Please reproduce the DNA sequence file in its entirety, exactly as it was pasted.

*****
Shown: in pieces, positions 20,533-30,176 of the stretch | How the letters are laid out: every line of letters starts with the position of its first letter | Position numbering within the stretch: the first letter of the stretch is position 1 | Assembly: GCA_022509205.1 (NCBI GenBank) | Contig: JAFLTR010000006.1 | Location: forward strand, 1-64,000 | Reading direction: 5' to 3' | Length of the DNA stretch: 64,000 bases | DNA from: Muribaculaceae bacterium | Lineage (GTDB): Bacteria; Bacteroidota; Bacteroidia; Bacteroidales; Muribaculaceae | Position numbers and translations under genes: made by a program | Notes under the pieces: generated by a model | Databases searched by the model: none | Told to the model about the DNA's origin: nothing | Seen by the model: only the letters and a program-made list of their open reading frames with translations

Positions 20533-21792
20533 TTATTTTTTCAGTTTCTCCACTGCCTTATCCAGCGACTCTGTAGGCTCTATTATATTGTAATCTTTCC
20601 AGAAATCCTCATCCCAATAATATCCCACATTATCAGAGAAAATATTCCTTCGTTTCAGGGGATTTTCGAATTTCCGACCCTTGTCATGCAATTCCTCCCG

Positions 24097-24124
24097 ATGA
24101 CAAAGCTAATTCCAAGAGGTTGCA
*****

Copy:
Shown: in pieces, positions 20,533-30,176 of the stretch | How the letters are laid out: every line of letters starts with the position of its first letter | Position numbering within the stretch: the first letter of the stretch is position 1 | Assembly: GCA_022509205.1 (NCBI GenBank) | Contig: JAFLTR010000006.1 | Location: forward strand, 1-64,000 | Reading direction: 5' to 3' | Length of the DNA stretch: 64,000 bases | DNA from: Muribaculaceae bacterium | Lineage (GTDB): Bacteria; Bacteroidota; Bacteroidia; Bacteroidales; Muribaculaceae | Position numbers and translations under genes: made by a program | Notes under the pieces: generated by a model | Databases searched by the model: none | Told to the model about the DNA's origin: nothing | Seen by the model: only the letters and a program-made list of their open reading frames with translations

Positions 20533-21792
20533 TTATTTTTTCAGTTTCTCCACTGCCTTATCCAGCGACTCTGTAGGCTCTATTATATTGTAATCTTTCC
20601 AGAAATCCTCATCCCAATAATATCCCACATTATCAGAGAAAATATTCCTTCGTTTCAGGGGATTTTCGAATTTCCGACCCTTGTCATGCAATTCCTCCCG

Positions 24097-24124
24097 ATGA
24101 CAAAGCTAATTCCAAGAGGTTGCA